WLIC 2021 - Library Futures
By Nilay Cevher
I would like to reflect on the session called ‘Library Futures’ to which I was able to contribute as an Emerging International Voice.
The discussion focused on the possibilities of predicting the future for libraries and how to respond to such predictions. The Head of Futures Literacy at UNESCO, Riel Miller, talked about the importance of shaping the future in response to evidence from the past and the present, referring to the analogy of a baby crying for food. He highlighted how we can understand what to do based on current signs. It is essential to pay attention to what is going on around us, to identify any blind spots, and to use our imagination and keep brainstorming.
Riel Miller went on to analyse the term ‘futures literacy’ and compare it with information literacy. He pointed out that futures literacy is a new and broad concept. Both literacies refer to our capacity to explore, as curious beings. People are not just passive, and they have the potential to change and shape the future if they are well equipped with basic skills. He stressed the role of ‘imagination’ and highlighted its importance in actions directed towards the future. It is also crucial to be able to adapt to changes and uncertainties. It is not about ‘knowing’ the future, but being prepared for it by having certain skills. Miller claimed that people hold images of the future in their minds that are shaped by the media or by other people in power. He suggested that people should learn to create their own images of the future by using their own imaginations.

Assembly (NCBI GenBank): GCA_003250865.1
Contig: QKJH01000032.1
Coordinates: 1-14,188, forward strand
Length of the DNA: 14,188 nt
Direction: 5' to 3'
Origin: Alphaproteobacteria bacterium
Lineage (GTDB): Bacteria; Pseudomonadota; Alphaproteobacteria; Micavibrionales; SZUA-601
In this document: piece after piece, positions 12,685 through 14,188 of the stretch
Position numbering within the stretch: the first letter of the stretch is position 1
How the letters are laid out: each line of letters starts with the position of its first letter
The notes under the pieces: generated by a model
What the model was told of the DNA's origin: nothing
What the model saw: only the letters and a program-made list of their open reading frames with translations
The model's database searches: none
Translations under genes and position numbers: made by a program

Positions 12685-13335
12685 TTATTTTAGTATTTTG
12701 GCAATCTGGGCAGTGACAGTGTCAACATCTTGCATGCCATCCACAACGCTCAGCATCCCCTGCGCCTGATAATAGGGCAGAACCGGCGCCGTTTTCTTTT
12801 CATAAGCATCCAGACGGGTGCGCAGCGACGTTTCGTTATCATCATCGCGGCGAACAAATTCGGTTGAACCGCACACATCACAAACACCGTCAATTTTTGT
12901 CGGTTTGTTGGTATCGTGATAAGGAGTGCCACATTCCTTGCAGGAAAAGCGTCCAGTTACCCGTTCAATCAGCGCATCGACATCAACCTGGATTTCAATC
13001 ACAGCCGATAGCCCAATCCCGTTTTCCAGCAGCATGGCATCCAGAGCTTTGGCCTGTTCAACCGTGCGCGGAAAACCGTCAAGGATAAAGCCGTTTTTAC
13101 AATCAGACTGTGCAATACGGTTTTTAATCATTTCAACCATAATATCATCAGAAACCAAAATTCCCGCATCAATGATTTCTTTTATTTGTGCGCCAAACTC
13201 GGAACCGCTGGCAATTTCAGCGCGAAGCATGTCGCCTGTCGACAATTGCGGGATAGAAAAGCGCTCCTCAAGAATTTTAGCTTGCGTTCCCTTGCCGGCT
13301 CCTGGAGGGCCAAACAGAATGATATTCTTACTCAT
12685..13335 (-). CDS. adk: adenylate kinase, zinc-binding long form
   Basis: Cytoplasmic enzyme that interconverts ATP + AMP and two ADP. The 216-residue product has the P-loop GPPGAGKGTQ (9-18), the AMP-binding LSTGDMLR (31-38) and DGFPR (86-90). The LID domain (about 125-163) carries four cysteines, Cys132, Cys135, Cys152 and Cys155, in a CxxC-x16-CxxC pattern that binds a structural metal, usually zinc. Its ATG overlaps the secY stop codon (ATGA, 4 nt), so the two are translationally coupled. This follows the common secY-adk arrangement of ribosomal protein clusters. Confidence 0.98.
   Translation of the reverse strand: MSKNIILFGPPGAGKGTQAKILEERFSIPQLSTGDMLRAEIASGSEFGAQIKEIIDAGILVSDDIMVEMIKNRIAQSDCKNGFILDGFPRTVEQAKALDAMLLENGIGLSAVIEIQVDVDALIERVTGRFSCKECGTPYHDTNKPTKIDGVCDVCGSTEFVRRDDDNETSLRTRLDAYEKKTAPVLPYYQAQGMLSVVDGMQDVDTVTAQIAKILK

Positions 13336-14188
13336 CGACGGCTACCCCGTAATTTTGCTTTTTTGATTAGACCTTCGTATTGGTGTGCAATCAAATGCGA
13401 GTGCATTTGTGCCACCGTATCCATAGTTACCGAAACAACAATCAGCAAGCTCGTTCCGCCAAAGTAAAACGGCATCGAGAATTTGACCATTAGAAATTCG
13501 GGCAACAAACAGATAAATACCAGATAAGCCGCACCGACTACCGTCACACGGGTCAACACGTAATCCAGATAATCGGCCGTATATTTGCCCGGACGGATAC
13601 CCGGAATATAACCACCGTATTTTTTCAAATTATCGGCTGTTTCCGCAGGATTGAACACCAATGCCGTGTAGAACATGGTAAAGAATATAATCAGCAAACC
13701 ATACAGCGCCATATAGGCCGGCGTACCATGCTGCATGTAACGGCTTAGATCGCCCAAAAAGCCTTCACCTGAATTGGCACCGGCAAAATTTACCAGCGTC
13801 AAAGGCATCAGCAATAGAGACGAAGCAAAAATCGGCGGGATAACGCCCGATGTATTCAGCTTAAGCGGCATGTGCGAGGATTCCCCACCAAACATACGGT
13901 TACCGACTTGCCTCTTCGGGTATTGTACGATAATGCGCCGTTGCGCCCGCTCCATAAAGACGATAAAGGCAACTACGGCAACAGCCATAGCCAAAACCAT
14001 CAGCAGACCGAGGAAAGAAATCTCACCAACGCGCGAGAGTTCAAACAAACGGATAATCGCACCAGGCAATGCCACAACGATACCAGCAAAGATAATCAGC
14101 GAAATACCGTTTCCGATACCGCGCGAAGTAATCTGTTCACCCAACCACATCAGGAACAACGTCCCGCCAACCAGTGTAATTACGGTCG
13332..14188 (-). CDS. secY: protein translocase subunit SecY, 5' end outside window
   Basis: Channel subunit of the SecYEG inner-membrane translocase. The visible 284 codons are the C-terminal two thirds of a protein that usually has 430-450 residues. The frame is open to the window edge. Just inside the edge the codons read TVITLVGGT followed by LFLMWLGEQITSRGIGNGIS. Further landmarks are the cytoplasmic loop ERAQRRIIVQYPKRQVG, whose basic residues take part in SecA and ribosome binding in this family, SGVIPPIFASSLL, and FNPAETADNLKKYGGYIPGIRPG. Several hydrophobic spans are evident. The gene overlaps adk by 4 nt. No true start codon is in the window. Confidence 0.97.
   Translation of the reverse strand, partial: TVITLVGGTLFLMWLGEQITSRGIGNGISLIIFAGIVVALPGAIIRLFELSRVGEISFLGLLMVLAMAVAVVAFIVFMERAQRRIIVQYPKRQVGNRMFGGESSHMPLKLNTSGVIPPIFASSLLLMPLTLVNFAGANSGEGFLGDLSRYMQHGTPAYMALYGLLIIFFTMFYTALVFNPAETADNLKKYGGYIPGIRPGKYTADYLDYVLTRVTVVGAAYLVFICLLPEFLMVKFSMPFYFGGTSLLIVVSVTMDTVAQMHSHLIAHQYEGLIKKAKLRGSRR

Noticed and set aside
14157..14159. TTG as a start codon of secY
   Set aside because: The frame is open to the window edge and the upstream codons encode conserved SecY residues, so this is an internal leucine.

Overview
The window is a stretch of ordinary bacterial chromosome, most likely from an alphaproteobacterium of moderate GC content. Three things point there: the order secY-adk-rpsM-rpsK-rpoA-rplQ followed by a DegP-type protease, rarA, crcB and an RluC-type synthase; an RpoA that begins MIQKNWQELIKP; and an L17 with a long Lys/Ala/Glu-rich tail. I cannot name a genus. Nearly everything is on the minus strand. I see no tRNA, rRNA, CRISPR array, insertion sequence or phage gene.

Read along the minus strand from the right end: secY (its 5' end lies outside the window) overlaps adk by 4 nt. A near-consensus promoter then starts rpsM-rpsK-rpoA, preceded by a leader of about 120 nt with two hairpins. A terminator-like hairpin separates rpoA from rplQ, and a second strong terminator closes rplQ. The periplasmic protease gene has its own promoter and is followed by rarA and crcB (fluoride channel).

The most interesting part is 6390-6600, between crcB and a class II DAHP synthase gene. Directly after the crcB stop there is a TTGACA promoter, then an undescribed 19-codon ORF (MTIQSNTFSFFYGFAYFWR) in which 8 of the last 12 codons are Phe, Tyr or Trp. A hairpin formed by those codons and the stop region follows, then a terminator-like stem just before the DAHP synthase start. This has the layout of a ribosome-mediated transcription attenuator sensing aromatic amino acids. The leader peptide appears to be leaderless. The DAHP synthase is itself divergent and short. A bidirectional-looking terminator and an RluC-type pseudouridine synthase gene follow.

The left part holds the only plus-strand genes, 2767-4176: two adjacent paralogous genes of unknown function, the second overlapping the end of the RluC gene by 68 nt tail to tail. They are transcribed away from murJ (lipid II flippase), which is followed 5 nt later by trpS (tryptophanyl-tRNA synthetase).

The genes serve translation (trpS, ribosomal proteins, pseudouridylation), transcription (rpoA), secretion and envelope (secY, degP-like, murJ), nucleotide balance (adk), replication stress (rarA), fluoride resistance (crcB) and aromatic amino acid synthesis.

It was such a unique experience to be able to attend the ‘Emerging International Voices Design Sprint’ workshop organised by the Goethe-Institut and facilitated by DesignThinkers Academy. While it was quite a challenging experience for me to learn to work in a virtual studio with other attendees from all over the world, I was able not only to improve my virtual skills but also to cooperate with colleagues from other countries. Moreover, presenting our final results at the Library Futures Session at WLIC2021 was an excellent opportunity to make our voices heard.
Through the Design Sprint activity, we were able to learn about design thinking methodology. We were tasked with the challenge of coming up with solutions for library users with little or no access to the internet. We applied the steps of design thinking methodology and developed solutions in three different groups. We were able to put ourselves in the shoes of the users and look at things through their perspectives, and we proposed a variety of ways of meeting their needs and desires.
As Miller suggests, the Emerging International Voices Network is a good example of being prepared and equipping ourselves with new skills to be able to develop solutions for possible future challenges. Design Thinking is just one of the methods and tools that can help us use our imagination and deal with emerging challenges.